In the past, when an organisation’s websites were owned by the technology team, pre-publication check-lists were a given. The publishing process was slow and deliberate – but at least it was accurate.
Today, marketing and corporate communications departments are in charge. Businesses have to be able to react quickly to the latest content trends and to be increasingly agile in the way they deliver content. They have to cater to a growing range of digital channels, adapt quickly to the latest technologies, and update their sites regularly to comply with changing laws and regulations such as the new EU cookies law.
There is no longer any room for two-year implementation processes or lengthy testing procedures, and traditional quality assurance processes are feeling the strain. Consider the following:
- Organisations are producing record amounts of website content. A 2011 study performed by the Content Marketing Institute found that marketers are now managing an average of 8 different content channels. In the last year alone, there has been a 27% increase in the use of blogs in the marketing mix.
- The number of devices accessing web content is exploding. By 2014, the average US/European consumer will own between 5-10 web-enabled devices for viewing web based digital content.
- The sources of corporate marketing content are expanding. The CMI study also found that more than 62% of marketers use a mix of insourced and outsourced content production. And, the number of systems producing this public facing content is also growing. From web content management tools, to specific blogging tools and even third party content aggregation services, content is displayed in more ways than ever. In a 2010 survey conducted by the CM Professionals Association, more than 50% of the 427 companies interviewed had more than one system to manage web content.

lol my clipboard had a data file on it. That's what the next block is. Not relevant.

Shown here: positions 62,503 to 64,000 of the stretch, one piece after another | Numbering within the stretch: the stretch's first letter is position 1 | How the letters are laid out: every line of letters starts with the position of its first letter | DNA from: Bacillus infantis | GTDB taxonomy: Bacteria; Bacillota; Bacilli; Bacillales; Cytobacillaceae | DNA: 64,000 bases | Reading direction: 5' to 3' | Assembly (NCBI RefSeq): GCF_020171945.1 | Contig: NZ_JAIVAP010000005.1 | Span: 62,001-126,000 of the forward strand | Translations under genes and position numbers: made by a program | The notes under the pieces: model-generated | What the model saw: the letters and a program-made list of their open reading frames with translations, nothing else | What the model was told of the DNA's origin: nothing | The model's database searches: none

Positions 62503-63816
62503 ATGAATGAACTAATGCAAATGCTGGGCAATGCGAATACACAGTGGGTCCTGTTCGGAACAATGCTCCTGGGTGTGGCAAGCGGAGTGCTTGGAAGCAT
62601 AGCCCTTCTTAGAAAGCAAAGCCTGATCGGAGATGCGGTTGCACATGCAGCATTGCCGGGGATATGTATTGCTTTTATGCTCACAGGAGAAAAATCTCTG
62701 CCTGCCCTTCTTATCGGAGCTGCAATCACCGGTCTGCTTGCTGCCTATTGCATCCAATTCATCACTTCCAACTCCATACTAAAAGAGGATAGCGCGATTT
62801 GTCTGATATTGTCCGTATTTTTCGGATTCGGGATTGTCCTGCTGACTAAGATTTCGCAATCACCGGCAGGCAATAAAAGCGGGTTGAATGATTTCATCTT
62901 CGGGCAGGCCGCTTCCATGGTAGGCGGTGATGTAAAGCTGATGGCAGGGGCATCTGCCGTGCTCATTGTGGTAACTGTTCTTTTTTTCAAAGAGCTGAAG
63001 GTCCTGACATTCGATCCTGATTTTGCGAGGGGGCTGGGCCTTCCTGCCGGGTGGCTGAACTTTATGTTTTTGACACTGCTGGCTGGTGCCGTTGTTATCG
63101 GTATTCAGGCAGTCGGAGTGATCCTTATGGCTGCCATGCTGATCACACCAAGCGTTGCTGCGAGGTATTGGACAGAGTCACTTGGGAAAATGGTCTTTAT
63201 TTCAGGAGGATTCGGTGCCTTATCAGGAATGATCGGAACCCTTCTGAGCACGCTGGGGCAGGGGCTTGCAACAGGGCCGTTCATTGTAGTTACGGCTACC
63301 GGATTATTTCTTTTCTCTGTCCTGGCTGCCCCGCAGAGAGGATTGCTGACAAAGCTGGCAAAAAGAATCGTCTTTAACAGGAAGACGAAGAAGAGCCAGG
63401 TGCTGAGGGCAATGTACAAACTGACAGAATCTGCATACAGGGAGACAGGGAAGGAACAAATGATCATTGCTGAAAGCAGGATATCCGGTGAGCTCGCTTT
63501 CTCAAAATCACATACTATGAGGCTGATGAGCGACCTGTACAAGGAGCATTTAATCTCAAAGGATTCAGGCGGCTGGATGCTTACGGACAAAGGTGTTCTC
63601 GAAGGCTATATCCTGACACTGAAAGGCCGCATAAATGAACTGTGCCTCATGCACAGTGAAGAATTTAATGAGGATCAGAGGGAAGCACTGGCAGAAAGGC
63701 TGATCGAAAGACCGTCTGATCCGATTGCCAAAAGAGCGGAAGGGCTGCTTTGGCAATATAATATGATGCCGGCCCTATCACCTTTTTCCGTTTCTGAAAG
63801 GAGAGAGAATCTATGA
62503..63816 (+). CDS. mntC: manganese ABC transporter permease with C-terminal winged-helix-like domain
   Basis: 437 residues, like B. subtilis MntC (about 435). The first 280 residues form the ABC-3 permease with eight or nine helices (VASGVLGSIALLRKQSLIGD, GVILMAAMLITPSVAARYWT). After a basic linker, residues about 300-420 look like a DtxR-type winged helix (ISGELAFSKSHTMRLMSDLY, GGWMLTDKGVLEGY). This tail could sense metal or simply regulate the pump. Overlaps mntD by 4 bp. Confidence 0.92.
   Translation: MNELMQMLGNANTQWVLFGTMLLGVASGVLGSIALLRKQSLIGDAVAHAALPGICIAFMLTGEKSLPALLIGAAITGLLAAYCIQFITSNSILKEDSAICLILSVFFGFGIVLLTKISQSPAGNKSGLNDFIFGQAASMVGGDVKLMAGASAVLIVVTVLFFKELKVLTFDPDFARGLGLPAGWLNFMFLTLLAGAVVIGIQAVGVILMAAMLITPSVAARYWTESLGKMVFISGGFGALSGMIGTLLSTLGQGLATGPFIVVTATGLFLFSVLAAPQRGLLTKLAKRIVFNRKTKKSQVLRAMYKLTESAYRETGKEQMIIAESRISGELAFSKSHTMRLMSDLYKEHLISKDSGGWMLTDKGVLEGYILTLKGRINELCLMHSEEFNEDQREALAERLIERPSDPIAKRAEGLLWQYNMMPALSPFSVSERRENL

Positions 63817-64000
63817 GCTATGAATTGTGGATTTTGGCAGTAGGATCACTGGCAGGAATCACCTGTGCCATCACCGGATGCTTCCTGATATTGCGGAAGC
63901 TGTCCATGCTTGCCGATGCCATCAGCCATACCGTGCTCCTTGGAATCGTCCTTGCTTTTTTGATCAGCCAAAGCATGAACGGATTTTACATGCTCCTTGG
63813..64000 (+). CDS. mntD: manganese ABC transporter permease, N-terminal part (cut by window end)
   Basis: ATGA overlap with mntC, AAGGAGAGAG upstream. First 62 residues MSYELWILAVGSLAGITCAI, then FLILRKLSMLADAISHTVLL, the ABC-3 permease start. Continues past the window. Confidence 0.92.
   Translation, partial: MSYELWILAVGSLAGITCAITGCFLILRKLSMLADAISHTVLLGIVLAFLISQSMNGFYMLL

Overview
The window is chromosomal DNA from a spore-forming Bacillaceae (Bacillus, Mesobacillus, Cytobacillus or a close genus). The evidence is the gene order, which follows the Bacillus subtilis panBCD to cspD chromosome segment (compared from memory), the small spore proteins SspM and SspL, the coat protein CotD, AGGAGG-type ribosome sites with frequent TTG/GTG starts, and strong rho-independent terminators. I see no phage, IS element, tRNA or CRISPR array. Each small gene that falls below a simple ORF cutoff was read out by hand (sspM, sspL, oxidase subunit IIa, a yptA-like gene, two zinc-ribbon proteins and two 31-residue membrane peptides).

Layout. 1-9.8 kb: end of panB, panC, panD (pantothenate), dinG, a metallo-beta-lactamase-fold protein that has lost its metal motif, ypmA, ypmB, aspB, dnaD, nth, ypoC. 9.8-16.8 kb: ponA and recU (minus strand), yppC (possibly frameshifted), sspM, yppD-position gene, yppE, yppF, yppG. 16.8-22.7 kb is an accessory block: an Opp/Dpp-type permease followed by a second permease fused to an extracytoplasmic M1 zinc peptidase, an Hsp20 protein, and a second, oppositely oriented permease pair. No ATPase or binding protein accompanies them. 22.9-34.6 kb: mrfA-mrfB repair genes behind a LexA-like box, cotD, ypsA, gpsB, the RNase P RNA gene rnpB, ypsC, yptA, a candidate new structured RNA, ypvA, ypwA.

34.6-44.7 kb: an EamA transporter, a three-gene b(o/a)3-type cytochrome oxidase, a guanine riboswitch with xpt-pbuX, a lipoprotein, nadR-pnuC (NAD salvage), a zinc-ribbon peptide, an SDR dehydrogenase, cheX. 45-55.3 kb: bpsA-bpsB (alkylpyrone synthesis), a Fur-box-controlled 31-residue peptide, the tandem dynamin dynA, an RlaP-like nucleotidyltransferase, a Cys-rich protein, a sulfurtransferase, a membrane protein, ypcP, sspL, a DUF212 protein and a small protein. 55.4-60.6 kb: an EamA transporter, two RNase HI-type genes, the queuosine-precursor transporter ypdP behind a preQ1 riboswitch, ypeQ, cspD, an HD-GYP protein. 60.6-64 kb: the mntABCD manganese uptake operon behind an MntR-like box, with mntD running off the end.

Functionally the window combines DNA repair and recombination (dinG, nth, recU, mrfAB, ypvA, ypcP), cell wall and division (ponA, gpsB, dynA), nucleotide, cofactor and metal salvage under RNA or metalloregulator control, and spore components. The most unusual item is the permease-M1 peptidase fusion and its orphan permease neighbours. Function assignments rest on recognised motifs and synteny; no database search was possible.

In short, in 2012, there’s more web content, displayed and published to more devices, in more languages, managed in more systems than ever before. As a result, more and more organisations are finding that today’s fast-paced and rapidly evolving content requirements are pushing the limits of their content governance systems and processes.
A recent statistic published in the March 2012 issue of Time Magazine (but which came from a recent University of California study) found that the average person spends about 12 hours per day consuming information, taking in more than 100,000 words. But it’s not just the demand for content that has increased – demand for quality has never been higher. According to the BBC, website errors can cost millions in lost sales and the state of your website has a huge impact on how consumers rate your brand.